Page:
Generally, while the 2020 budget projections on tax appear hopeful, pervading low confidence in governance, challenging economic situation, natural resistance to emerging multiple taxes and a seemingly uncoordinated tax system cannot be discounted easily.The Partner/Head of Tax and Corporate Advisory Services at PwC, Taiwo Oyedele, while speaking on the general issues of taxation, including the controversial VAT, said that government would only need to lead by example and ensure that all its agencies fully comply in their remittances collected from their contractors.“Ensure transparent reporting and efficient utilisation of the revenue for public services and infrastructure to act as palliatives and catalyst for growth.

“A fundamental principle of taxation is that people should pay according to their abilities. The question is, can everyone afford a 7.2 per cent VAT rate? The answer is NO. But are there people who should pay 7.2 per cent or more, the answer is YES,” he said.A Fellow of the Chartered Institute of Taxation of Nigeria, Dr. Titilayo Eni-tan Fowokan, lamented that other tax avenues for government like the much-touted luxury tax was suspended, while no one is sure if the new Minister of Finance will resuscitate the discourse, considering that there were plans to amend the tax laws and revisit the issue of luxury tax before the end of last administration.

She advised that government should intensify efforts in monitoring the TSA framework, which seems to have helped in blocking some revenue leakages, while FIRS should ensure that taxes expected are actually based on agreed liabilities and not estimated liabilities.

“The question we should first ask ourselves is that are those tax debts actually debts owed the FIRS or arbitrary amounts assessed on tax payers which are either in dispute or estimated. With the recent collection and recovery method adopted, the FIRS may even be making taxpayers to pay taxes not actually due, especially for taxpayers whose accounts are under lien and have little or know knowledge about how tax is determined.

“If the FIRS encourages voluntary tax compliance and improve on its taxpayer services approach, there is tendency to collect more and minimise the level of Tax debts. Creation of a taxpayer friendly environment and adopting a business partner approach to tax collection will also help in managing the tax debt level.

“The attitude of non-transparency of public sector accounting amounts to lack of integrity and accountability on the part of the officials. The Ministry of Finance should ensure there is compliance with the financial regulations on expenditure and advances through enforcing accountability via the Accountant-General and Auditor-General’s offices. Sanctions should be in place for any personnel that breach the controls,” she said.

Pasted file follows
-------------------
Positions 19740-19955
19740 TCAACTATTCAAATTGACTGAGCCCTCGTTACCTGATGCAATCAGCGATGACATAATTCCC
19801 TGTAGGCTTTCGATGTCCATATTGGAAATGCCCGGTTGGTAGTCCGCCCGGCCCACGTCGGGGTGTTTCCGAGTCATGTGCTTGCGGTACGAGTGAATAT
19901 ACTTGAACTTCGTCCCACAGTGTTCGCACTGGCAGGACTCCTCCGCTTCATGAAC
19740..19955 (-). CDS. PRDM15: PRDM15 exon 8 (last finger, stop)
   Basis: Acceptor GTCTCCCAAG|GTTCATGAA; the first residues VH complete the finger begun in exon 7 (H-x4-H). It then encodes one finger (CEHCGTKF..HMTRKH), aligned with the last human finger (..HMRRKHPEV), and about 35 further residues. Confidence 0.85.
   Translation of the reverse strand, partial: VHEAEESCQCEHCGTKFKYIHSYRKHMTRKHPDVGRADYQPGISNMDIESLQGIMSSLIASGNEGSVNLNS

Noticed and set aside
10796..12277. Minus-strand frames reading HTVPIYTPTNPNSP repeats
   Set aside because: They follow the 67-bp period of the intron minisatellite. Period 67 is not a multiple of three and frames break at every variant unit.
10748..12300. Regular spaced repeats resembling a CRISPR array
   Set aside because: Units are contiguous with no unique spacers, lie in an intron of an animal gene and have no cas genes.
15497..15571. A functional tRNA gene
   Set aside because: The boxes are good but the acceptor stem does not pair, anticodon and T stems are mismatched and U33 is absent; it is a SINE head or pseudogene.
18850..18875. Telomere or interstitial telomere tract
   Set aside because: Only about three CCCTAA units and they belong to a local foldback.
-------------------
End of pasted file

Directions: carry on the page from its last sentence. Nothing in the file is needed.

An economist at FSDH Merchant Bank Limited, Ayodele Akinwunmi, said that while the government needs to increase its tax base, he raised concerns over the move that looks like creating more burdens on the few compliant institutions, in the midst of difficult environment.While the hurdle of budget presentation has been scaled and the commitment of the lawmakers for speedy passage of the plan received, the remaining and immediate challenge is thorough vetting of the items and possible reviews, to avert the inherent distortions that would soon crystalise.

Expeditious steps should be taken for the upward review and increase in accruals to the Federation Account from production sharing contracts under the Deep Offshore and Inland Basins Production Sharing Contract Act. This can be done before the end of the first quarter of 2020.

The revenue projections should be based on empirical evidence and trends from recent years, taking into considerations innovations from revenue collection agencies, as wells as change in social, environmental and economic circumstances. Realities must lead optimism.The lawmakers should conduct proper investigations on the electronic collection of stamp duties domiciled with the Central Bank of Nigeria to ensure accountability and increase revenue base. It should insist on remittance of accrued stamp duties from previous years to the treasury.Any extra monies accruing from any of the recommendations made above should be channeled to capital expenditure, while a mechanism for strict implementation of capital expenditure against all odds, should be enacted.


In this article:
2020 budgetGDP
Receive News Alerts on Whatsapp: +2348136370421

No comments yet